Wanted: More Atomic Sleuths to Trace Seized Nuclear Material
Countries are Working with the IAEA to Reinforce Nuclear Forensic Capabilities
Forensic scientists investigate and profile samples of nuclear and radioactive material seized in trafficking cases. Characteristics of known materials, such as uranium oxide samples shown here, are used for comparison studies. (Credit: LLNL, USA)
- Story Resources
- Nuclear Forensics Support, IAEA Publication [pdf]
- US Study on Nuclear Forensics
- IAEA Illicit Trafficking Database
- IAEA Nuclear Security Factsheet [pdf]
- IAEA Nuclear Security Plan [pdf]
- Nuclear Forensics & Illicit Trafficking, IAEA Bulletin (Vol. 45/1, 2003) [pdf]
- Latest Global Conference on Nuclear Trafficking [pdf]
More atomic sleuths – scientists with expertise in what´s known as nuclear forensics – are needed to reinforce the world´s nuclear security, IAEA officials and scientists report.
Making progress represents a key international challenge, emphasized Anita Nilsson, head of the IAEA Office of Nuclear Security, in sessions at the 2008 conference of the American Association for the Advancement of Science (AAAS) in Boston, USA. She participated in a press briefing and sessions on nuclear forensics and security.
"Reports of illicit trafficking in nuclear and other radioactive material demonstrate the problem´s global dimensions and the importance of building up systems to detect and prevent cases," she says. The IAEA Illicit Trafficking Database contains more than a thousand confirmed incidents of illicit nuclear trafficking reported over the past 15 years.
Forensic scientists investigate and profile samples of nuclear and radioactive material seized in trafficking cases. But there are not enough of them. A new study from two leading US scientific groups warns that a serious shortage of nuclear forensic specialists is jeopardizing analytical capabilities essential in global efforts to prevent trafficking and potential acts of terrorism.
Nuclear forensics – sometimes described as "fingerprinting" nuclear and radiological material – was born in the shadow of the cold war when concerns rose over nuclear smuggling. The science draws upon sophisticated instruments and methods to analyze the nature, use, and origin of materials. What scientists learn from seized uranium, plutonium, or other nuclear and radioactive materials is used as evidence by law enforcement agencies for prosecution of criminal cases.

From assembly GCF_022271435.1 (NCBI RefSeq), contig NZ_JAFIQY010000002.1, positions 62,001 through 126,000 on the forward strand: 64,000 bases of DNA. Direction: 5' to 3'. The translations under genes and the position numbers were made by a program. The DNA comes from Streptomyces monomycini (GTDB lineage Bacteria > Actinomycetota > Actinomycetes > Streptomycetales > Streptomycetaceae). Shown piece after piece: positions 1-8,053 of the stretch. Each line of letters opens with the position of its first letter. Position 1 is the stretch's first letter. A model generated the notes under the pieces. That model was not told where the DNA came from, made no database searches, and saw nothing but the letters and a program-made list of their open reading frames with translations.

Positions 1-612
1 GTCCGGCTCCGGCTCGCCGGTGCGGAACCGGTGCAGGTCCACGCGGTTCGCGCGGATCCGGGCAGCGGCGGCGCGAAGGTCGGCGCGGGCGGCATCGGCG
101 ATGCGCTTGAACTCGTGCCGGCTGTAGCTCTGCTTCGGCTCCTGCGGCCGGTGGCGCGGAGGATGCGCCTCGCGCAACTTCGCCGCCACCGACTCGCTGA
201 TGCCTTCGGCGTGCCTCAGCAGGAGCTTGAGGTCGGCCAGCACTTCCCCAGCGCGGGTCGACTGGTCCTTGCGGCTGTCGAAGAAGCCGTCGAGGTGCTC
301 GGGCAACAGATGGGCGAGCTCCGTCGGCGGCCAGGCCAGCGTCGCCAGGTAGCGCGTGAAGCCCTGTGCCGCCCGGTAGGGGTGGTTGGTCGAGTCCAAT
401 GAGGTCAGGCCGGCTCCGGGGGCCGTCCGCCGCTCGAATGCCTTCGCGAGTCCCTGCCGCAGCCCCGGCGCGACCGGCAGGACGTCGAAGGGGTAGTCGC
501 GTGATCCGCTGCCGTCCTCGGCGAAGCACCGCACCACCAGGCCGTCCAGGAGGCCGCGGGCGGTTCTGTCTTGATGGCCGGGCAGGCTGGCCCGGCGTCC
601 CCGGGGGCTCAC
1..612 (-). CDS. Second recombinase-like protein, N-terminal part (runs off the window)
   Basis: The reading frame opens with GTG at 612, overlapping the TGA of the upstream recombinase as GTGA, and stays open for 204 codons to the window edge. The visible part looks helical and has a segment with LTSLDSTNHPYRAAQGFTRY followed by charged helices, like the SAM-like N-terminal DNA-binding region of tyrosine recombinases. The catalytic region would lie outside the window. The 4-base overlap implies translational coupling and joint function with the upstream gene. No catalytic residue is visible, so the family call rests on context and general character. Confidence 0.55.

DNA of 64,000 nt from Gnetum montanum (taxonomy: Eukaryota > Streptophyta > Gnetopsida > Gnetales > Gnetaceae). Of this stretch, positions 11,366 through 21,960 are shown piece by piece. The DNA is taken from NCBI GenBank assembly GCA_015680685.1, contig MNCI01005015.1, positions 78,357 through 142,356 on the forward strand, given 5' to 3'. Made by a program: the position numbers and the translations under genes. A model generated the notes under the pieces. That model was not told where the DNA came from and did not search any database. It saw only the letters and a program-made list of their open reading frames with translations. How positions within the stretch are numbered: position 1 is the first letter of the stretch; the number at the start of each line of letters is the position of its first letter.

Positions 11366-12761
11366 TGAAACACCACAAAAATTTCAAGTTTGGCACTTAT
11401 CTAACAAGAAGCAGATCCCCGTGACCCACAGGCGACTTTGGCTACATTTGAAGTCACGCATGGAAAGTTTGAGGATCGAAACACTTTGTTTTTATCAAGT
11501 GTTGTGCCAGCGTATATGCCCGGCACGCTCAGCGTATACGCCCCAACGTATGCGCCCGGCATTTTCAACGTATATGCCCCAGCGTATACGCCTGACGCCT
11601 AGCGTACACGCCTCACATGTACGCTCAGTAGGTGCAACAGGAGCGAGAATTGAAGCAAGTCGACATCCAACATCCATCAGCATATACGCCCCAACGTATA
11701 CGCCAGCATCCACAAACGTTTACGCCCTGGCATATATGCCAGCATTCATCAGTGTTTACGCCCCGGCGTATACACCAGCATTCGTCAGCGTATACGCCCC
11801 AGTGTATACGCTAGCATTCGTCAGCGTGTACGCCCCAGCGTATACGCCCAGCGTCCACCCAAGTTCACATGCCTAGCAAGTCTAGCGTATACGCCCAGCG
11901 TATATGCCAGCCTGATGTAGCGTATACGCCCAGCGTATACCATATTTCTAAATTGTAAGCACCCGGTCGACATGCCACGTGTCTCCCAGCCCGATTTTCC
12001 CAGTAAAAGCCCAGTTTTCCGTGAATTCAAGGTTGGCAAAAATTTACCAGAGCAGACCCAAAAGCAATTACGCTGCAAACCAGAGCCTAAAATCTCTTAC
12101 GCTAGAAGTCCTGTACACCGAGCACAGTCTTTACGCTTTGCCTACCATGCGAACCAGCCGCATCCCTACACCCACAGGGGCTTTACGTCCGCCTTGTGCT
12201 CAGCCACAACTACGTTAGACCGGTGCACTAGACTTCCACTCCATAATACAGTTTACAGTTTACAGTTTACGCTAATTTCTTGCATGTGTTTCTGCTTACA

The IAEA is working with the USA, the European Joint Research Centre´s Institute of Transuranium Elements, and other partners in the field. Work includes a multi-year global research project that aims to help countries strengthen their capabilities to apply nuclear forensics in illicit trafficking cases and preserve results as evidence, notes Reza Abedin-Zadeh of the IAEA´s Office of Nuclear Security who participated in the new US study and manages the research project.
Also being promoted – through the IAEA publication Nuclear Forensics Support and other channels - are procedures that enable countries to receive support from a global network of nuclear forensic laboratories. Global cooperation additionally is targeting the need to establish a global registry rooted in databases providing reference data on nuclear and radioactive materials for nuclear forensic purposes.
"Modern nuclear forensics opens possibilities to compare the origin and characteristics of nuclear materials seized in one year with that recovered in other years," says Dr. Nilsson. "That´s a very important step."
See Story Resources for more information.